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Vampires (Limited Edition Series)
John Carpenter directed my favorite film, Halloween, and many others that I love, including The Fog and The Thing. That earns him a permanent pass on lesser projects, at least in my book. Carpenter's more recent films lack the legacy and longevity of his earlier works, but Vampires is a solid B-movie for an A+ director. Released in 1998 before the onslaught of terrible vampire movies that continues today, this gory Western is the rare film in which James Woods plays the good guy. Based on John Steakley's novel "Vampire$," Carpenter's film stumbles over its convoluted plot and unlikeable characters but is a bloody, often-exciting homage to legendary Western filmmaking.
Carpenter had a hell of a run in the 1980s, when his career peaked, and released a handful of interesting projects in the early 1990s, including Body Bags, In the Mouth of Madness and Village of the Damned. The plot of Vampires is uncharacteristically complicated for a Carpenter film and involves a lot of hastily explained backstory. Jack Crow (Woods) and Anthony Montoya (Daniel Baldwin) are vampire hunters paid by the Catholic Church, which long ago created the first vampire. Crow's boss, Cardinal Alba (Maximilian Schell), urges Crow to allow Father Adam Guiteau (Tim Guinee) to join the hunt for Jan Valek (Thomas Ian Griffith), the original, all-powerful vampire. The film retains hints of the novel, but loses much of its plot about the monetization of vampire hunting.
The opening sequence is thrilling: Crow and company roll up to a vampire safe house in daylight to execute a cleanse. There are human casualties, but Crow manages to harpoon several bloodsuckers and drag them to a fiery death. Later, Crow and Montoya party with strippers at a seedy hotel, where Valek attacks them. One of the women, Katrina (Sheryl Lee), is bitten, and becomes a human compass of sorts, as she is able to forecast Valek's location and behavior. The guys use her to track Valek as she comes closer to turning into a vampire. The middle of Vampires is somewhat dull, and the film spins its wheels with too much character building for Crow and Father Guiteau. The chase to locate Valek is what viewers want to see, and Vampires never lays the appropriate groundwork to make the Catholic-warrior mythology compelling.
Obviously emulating the works of John Ford and Sam Peckinpah, Carpenter nicely weaves the supernatural into the Western framework. Vampires rise from the desert sand to serve their master, and Carpenter stages a number of impressive action set pieces in the final act, where the film's pulse quickens considerably. I wish these characters were better written, as I enjoy watching Woods and Baldwin no matter their roles. As they stand, Woods's Crow is ceaselessly grouchy and one-dimensional, and Baldwin's Montoya does a near-instantaneous 180 from potential rapist to knight in shining armor. Katrina turns into the film's unlikely hero. Leave it to Carpenter to empower the stripper. Vampires is technically strong, which is no surprise given the talent behind the camera, with a sparse, unique Carpenter score and some impressive practical effects from Greg Nicotero and KNB Effects. This is lesser Carpenter, sure, but that makes it better than most horror films.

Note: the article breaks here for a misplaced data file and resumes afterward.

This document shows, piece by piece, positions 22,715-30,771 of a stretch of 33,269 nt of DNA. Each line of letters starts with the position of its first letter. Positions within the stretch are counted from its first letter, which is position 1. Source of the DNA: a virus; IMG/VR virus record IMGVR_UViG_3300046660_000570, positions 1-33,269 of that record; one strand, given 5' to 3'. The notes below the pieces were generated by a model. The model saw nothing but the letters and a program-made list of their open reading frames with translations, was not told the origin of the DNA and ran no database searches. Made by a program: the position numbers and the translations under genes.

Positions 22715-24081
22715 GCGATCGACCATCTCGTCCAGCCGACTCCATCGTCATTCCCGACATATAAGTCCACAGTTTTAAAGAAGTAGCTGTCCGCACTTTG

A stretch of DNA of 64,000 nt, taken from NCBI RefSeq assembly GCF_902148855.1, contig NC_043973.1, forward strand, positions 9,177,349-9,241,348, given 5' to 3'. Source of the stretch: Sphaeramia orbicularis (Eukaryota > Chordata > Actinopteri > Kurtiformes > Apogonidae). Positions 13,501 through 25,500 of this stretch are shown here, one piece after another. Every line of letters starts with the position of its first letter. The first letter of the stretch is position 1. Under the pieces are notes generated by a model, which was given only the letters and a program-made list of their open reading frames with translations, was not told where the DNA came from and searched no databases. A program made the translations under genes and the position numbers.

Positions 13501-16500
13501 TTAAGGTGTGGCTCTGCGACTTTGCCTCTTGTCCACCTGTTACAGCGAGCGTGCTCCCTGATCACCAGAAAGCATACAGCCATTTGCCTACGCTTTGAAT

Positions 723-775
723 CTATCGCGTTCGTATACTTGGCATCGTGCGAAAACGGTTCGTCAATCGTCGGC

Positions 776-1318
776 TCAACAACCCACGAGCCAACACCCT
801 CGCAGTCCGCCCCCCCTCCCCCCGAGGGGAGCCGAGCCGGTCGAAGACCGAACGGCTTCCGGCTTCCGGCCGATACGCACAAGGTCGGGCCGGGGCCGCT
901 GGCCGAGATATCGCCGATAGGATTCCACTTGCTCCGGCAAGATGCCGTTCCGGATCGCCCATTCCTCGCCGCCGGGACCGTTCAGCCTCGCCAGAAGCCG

Twilight Time releases Vampires on Blu-ray for Sony, which provides a strong 2.35:1/1080p/AVC-encoded transfer. The entire presentation is pleasingly film-like, with evenly resolved grain and excellent fine-object detail. The desert landscapes are sharp and deep, and the image lacks aliasing and shimmer. Carpenter gives the film a desert-tan look, which occasionally results in blown-out highlights and hot skin tones. Black levels are inky, but black crush does at times creep into the image, which creates heavy shadowing. This is not a big problem, and I did not spot DNR or edge enhancement.
The 5.1 DTS-HD Master Audio mix benefits from good fidelity and balance. Dialogue is clear and uninterrupted by effects and score. Carpenter's score is given appropriate respect, and action effects are quite raucous. Gunfire, hand-to-hand combat and vampire shrieks pan the sound field, and the subwoofer rumbles to life throughout. A 2.0 DTS-HD Master Audio mix is also included, as are English SDH subtitles.
PACKAGING AND EXTRAS:
Released as part of Twilight Time's "Limited Edition Series," Vampires arrives in a clear case with an accompanying booklet. Extras include Twilight Time's trademark Isolated Score Track, in lossless audio; an older Commentary by John Carpenter; The Making of John Carpenter's Vampires (5:53/SD), a vintage EPK featurette; and the film's Theatrical Trailer (1:41/SD).
My favorable opinion of John Carpenter's filmmaking probably sways my judgment on his Vampires, which is far from his best film. Even so, this bloody Western has its moments. The plot is overly complicated, and James Woods and Daniel Baldwin deserve better characters. The action and nods to John Ford and other Western filmmakers are pleasing, and Twilight Time's Blu-ray is an excellent way to enjoy this B-movie. Highly Recommended.
William lives in Burlington, North Carolina, and looks forward to a Friday-afternoon matinee.